a Jesus by any other name

facesofjesus Faces of Jesus/Interpretations Collage by Project Odessa Life

As our weekly Bible study at St. James’s has studied the Revelation to John, we have been confronted with several images of Jesus—many of which make some of us uncomfortable and do not seem to ring true to the Jesus we believe is worth spreading “Good News” about. In Revelation alone, Jesus is referred to as the “King of kings,” “Lord of lords,” “Alpha and Omega,” “sacrificial lamb,” “Word of God,” “Faithful and True,” but more problematically, a warrior dressed in a robe dipped in blood with a sharp sword coming out of his mouth.

Yikes.

Elsewhere in the Bible, Jesus is the “cornerstone,” “firstborn of all creation,” “head of the church,” “holy one,” “judge,” “light of the world,” “prince of peace,” “son of God,” “son of man,” “Word,” “Word of Life,” “Emmanuel,” “I Am,” “Lord of all,” “true God,” “author and perfector of our faith,” “bread of life,” “bridegroom,” “deliverer,” “good shepherd,” “high priest,” “mediator,” “rock,” “resurrection and life,” “savior,” “true vine,” and “way, truth, and life.” And this week in the excerpt of his first letter to the Thessalonians, Paul describes the day of the Lord’s coming in terms of a thief in the night.

Not so many years ago, a group of people gathered over the course of several years in what was called the Jesus Seminar. Their purpose was to discover the historical Jesus (as opposed to the images of Jesus that had perhaps been imposed on the historical person over the last two thousand years). They arrived at a list of ten essential acts of Jesus:

According to the Jesus Seminar:

Jesus of Nazareth was born during the reign of Herod the Great.

His mother's name was Mary, and he had a human father whose name may not have been Joseph.

Jesus was born in Nazareth, not in Bethlehem.

Jesus was an itinerant sage who shared meals with social outcasts.

Jesus practiced faith healing without the use of ancient medicine or magic, relieving afflictions we now consider psychosomatic.

He did not walk on water, feed the multitude with loaves and fishes, change water into wine or raise Lazarus from the dead.

Jesus was arrested in Jerusalem and crucified by the Romans.

He was executed as a public nuisance, not for claiming to be the Son of God.

The empty tomb is a fiction – Jesus was not raised bodily from the dead.

Belief in the resurrection is based on the visionary experiences of Paul, Peter and Mary Magdalene.

The Jesus Seminar was (and continues to be) met with plenty of criticism—my own being that those involved were no more capable of escaping their biases than those with whom they disagree about Jesus. My image of Jesus is shaped by scholarship as much as it is shaped by what I heard, read, and saw illustrated of the man as a child; the same is true with every one of us. The relativism is inescapable, and yet our conversations about Jesus cannot stop at a broadly sweeping statement that Jesus can be “all things to all people,” or some such nonsense. We sort of domesticate him by buying into such thoughts.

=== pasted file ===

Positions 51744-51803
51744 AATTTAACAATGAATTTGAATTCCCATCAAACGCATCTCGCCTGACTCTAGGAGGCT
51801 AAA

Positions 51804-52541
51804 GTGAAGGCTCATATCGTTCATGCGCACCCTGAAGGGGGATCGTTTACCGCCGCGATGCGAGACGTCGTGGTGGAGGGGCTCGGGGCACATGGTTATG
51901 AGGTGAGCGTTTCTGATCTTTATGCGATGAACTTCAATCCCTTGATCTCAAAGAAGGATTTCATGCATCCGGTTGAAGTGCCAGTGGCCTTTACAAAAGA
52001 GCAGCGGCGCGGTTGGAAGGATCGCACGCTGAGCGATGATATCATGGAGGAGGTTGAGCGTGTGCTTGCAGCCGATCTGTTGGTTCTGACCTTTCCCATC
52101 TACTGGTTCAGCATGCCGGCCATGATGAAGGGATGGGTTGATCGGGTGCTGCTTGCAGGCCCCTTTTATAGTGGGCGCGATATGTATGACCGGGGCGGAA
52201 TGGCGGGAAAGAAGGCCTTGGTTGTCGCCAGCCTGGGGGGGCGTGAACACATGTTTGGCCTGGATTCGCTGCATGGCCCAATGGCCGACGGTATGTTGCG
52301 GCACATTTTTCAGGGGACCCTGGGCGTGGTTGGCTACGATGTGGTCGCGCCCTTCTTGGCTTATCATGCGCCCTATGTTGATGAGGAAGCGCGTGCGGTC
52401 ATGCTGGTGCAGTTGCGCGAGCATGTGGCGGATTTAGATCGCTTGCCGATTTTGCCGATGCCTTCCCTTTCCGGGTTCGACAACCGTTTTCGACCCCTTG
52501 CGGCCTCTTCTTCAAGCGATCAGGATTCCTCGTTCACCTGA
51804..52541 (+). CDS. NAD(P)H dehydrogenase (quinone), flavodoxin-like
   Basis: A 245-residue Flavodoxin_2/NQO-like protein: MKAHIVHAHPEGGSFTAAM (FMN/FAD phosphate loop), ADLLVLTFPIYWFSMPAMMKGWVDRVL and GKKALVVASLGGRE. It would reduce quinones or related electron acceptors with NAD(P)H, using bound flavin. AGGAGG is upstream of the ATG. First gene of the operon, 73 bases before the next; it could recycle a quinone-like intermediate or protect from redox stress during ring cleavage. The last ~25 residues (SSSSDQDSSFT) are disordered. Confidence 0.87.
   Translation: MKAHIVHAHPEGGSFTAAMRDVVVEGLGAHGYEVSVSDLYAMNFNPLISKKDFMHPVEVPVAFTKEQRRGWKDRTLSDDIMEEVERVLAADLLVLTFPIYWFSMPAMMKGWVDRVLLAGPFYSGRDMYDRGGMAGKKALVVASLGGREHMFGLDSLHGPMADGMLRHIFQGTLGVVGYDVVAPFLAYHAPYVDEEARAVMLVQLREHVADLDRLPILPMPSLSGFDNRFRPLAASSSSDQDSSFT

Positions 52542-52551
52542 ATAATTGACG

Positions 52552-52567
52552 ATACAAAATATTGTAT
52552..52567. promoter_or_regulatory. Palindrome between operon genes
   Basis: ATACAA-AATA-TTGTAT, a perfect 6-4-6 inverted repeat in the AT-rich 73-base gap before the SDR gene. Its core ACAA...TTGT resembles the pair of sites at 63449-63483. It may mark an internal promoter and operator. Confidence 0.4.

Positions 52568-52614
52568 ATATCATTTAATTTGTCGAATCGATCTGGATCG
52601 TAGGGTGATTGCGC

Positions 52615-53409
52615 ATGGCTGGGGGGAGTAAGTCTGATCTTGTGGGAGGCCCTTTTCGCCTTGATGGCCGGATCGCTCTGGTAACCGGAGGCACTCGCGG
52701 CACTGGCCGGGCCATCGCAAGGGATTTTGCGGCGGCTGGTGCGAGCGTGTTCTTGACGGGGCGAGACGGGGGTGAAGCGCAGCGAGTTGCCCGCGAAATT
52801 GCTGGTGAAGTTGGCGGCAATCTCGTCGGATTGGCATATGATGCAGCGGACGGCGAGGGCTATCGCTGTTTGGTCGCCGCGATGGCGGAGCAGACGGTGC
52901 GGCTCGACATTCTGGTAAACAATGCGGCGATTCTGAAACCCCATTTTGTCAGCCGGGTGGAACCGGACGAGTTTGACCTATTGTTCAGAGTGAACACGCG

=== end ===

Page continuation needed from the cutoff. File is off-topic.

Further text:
It may be a more prudent exercise regimen for us to encounter the Jesus we find, engage him, and avoid the temptation to nail him down (pardon the pun). For instance, this last Sunday in the lectionary Jesus told the particularly troubling parable about the ten virgins. The parable seems to imply, among other things, that some will be locked out of the kingdom of heaven for some reason. I addressed this in my sermon, so I won’t do it now, but I will say that the temptation exists with such passages to say something like: Matthew wrote this decades after Jesus’ death, Jesus likely never told this story, and we should confine it to the people who are attempting to put words in Jesus’ mouth.

I understand the argument. I read books, and I’m not stupid. While that is a possible, historical scenario, we and two thousand years worth of those in the great cloud of witnesses read and wrestled with this parable and somehow it remains canonical.

I am more interested in discovering what an encounter with Jesus in even the most troubling parable reveals about God than I am in sleeping well at night by foolishly thinking I hold all of the knowledge.

If the Bible is a collection of writings pertaining to our relationship to God, all of the attributes placed on God and Jesus and the Holy Spirit are worth the wrestling match they entail. Their meaning for me will change throughout my life, just as will my relationship with my mother or father or brother or husband.

Jesus goes by many names, many titles, many qualities…which ones incite your curiosity? Which ones trouble your mind? Which ones fill you with joy? And which ones confuse you? Don’t be afraid of them, and don’t reason them out of existence; each one can bring about transformative discoveries for your relationship with the Living God.

The Reverend Curtis Farr

The Rev’d Curtis A. Farr arrived at St. James’s in May of 2013 to serve as the associate rector. He received his M.Div. from Virginia Theological Seminary in 2013 and was ordained to the priesthood that June. Before seminary, Curtis earned a B.A. in English from Washington State University in 2009 and spent a year teaching English in Quito, Ecuador. With a passion for equipping Christians for ministry, he spends a great deal of energy in preaching, coordinating formation programs for youth and adults, and connecting parishioners to service and advocacy opportunities.